Why fads, trends, and gurus won’t protect public education during COVID-19.

Like public health, public education is essential to the social and economic well-being of any society. Public health protects people from pandemics, provides health care, and keeps people safe. Public education provides equity and inclusion, promotes literacy and critical thinking, and sustains communities with dignity and learning – in every neighbourhood, town, and village.

Public health is built on values, science, and trust. Public education is built on relationships, ethics, and diversity. We need both public health and public education to thrive as a community. Both are essential to our society.

The public health crisis of COVID-19 is a testament to the value of universally accessible health care for all people. Public health officials have demonstrated remarkable responsibility and compassion in their calls to put human life and wellness above all else.

As we enter the next stages and phases of the pandemic, it’s critical that we take advantage of the gains and preparations put in place in the first phases of COVID-19, so that we can start to focus on other priorities once again. One of these priorities must be a safe return to in-person public education for the vast majority of B.C. students.

As public education comes safely back on line, following the partial shutdown due to “emergency remote teaching” in the early months of the pandemic, we must tread carefully because education is truly essential.

Public education is life-sustaining for many students and communities, providing a lifeline in the form of community and education for students who depend on universal access to education. We need to reopen schools safely and responsibly, given how many students and families depend on the system for their education and well-being.

Equity-Seeking Students Need Public Education to Work for Everyone

Defending the integrity of public education matters most to those facing the greatest obstacles to justice and fairness. That’s one reason why we should be on the lookout for simplistic “one-size-fits-all” approaches to teaching and learning. We must also pushback on Trojan Horses, which are radical approaches that would undermine public education – waiting to be brought into the public education system during this time of crisis and hidden as easy solutions to big challenges.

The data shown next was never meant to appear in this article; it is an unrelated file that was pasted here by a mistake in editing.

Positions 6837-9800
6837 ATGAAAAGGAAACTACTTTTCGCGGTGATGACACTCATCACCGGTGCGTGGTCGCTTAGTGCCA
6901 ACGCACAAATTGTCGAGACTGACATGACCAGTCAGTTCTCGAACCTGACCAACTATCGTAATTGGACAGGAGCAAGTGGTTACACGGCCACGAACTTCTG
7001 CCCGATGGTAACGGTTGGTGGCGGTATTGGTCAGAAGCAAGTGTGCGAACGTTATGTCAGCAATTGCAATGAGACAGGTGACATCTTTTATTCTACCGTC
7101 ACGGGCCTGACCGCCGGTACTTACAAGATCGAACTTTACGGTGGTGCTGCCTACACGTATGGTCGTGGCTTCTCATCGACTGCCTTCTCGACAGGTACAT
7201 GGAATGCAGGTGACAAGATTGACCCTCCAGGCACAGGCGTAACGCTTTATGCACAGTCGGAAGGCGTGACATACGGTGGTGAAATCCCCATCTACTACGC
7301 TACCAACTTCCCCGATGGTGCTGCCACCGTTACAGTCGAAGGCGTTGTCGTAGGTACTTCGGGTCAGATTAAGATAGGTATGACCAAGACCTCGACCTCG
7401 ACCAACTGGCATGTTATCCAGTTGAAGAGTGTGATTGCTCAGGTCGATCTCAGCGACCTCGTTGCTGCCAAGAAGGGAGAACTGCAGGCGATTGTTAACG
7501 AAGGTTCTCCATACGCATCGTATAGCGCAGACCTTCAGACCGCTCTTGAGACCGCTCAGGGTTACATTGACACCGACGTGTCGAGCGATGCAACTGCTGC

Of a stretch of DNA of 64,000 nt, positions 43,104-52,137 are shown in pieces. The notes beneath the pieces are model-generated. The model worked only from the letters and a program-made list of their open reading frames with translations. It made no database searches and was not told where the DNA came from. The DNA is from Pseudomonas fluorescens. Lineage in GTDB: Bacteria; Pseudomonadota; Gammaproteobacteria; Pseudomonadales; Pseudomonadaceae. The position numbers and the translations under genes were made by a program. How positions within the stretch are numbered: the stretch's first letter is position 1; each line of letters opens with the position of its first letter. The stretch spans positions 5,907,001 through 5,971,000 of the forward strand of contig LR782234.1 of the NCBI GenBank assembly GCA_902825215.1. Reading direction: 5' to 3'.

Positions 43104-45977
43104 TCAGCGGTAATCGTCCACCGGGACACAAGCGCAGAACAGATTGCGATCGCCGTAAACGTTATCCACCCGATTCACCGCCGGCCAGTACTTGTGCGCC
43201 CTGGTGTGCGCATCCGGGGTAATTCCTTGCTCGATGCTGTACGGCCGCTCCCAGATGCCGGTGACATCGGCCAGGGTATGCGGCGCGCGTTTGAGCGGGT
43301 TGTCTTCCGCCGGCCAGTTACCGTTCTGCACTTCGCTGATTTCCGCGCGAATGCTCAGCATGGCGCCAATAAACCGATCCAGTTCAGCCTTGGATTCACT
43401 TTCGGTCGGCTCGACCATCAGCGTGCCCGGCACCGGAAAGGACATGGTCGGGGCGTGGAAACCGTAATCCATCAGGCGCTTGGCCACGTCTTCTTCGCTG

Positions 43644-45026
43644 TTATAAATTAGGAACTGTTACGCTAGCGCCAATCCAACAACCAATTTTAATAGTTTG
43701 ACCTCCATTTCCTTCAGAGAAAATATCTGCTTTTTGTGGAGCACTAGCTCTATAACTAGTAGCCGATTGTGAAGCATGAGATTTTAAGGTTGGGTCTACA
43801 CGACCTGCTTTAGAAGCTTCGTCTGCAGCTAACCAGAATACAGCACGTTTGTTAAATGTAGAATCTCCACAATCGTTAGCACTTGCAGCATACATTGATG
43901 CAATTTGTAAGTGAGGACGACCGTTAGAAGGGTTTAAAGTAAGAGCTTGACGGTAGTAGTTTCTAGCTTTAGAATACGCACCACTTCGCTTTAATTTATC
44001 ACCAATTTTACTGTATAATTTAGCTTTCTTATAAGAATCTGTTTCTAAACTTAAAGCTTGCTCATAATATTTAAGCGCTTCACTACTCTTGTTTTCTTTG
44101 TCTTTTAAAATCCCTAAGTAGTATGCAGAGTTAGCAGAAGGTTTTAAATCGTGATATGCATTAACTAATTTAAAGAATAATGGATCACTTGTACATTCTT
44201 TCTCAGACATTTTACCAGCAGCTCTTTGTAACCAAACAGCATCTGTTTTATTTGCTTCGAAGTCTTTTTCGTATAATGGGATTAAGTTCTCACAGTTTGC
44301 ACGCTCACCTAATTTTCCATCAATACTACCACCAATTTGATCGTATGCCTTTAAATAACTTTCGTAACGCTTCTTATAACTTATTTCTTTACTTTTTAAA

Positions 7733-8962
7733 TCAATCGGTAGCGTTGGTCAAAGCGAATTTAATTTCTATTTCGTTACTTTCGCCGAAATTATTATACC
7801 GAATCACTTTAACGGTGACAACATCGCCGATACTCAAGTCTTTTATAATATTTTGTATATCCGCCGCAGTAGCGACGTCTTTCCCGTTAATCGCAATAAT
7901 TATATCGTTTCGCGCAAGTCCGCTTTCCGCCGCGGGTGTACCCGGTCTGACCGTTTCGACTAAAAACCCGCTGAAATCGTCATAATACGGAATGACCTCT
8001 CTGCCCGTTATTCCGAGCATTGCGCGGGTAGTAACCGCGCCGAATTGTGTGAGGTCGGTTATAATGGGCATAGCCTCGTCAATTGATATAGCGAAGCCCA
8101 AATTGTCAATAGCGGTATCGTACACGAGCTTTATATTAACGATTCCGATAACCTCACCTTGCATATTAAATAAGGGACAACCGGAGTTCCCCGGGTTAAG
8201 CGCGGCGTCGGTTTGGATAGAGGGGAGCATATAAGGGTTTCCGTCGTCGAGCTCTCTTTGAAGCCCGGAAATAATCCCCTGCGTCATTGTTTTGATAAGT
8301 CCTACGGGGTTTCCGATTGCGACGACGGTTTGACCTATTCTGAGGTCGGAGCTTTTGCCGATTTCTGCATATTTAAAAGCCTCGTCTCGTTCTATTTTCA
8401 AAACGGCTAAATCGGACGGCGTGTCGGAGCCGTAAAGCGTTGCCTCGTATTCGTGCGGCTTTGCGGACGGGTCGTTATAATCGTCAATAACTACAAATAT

Fad diets are top sellers because they are sold as simple to do and easy to digest. It’s much easier to sell a simplistic and one-size-approach over the much more complex regimen of healthy eating, plenty of exercise, and the individual support of a medical doctor. The same is true in education.

At First Look: Public Education Seems Boring and Easy to Tinker With

The boring truth is this: Public education works for students because it is based on communities centred on student-teacher relationships. Teams of teachers and other educators support student learning. There are ups and downs, areas to improve, and areas to celebrate. We can do better but overall society depends on public education for all that it does well. Teaching requires working with families, using all available approaches, and the application of wide-ranging expertise. There is never a one-size-approach.

Gurus are popular with many school leaders and teachers because they inspire us. There’s nothing wrong with that. But while dazzle is important for standing up on a stage and getting likes on Twitter and Facebook, it’s not necessarily the key to a robust education system. Teams of teachers work together across time and in really messy ways to support students and families. Look closely and you will notice that teachers usually apply diverse approaches at once, often using contradictory approaches at the same time.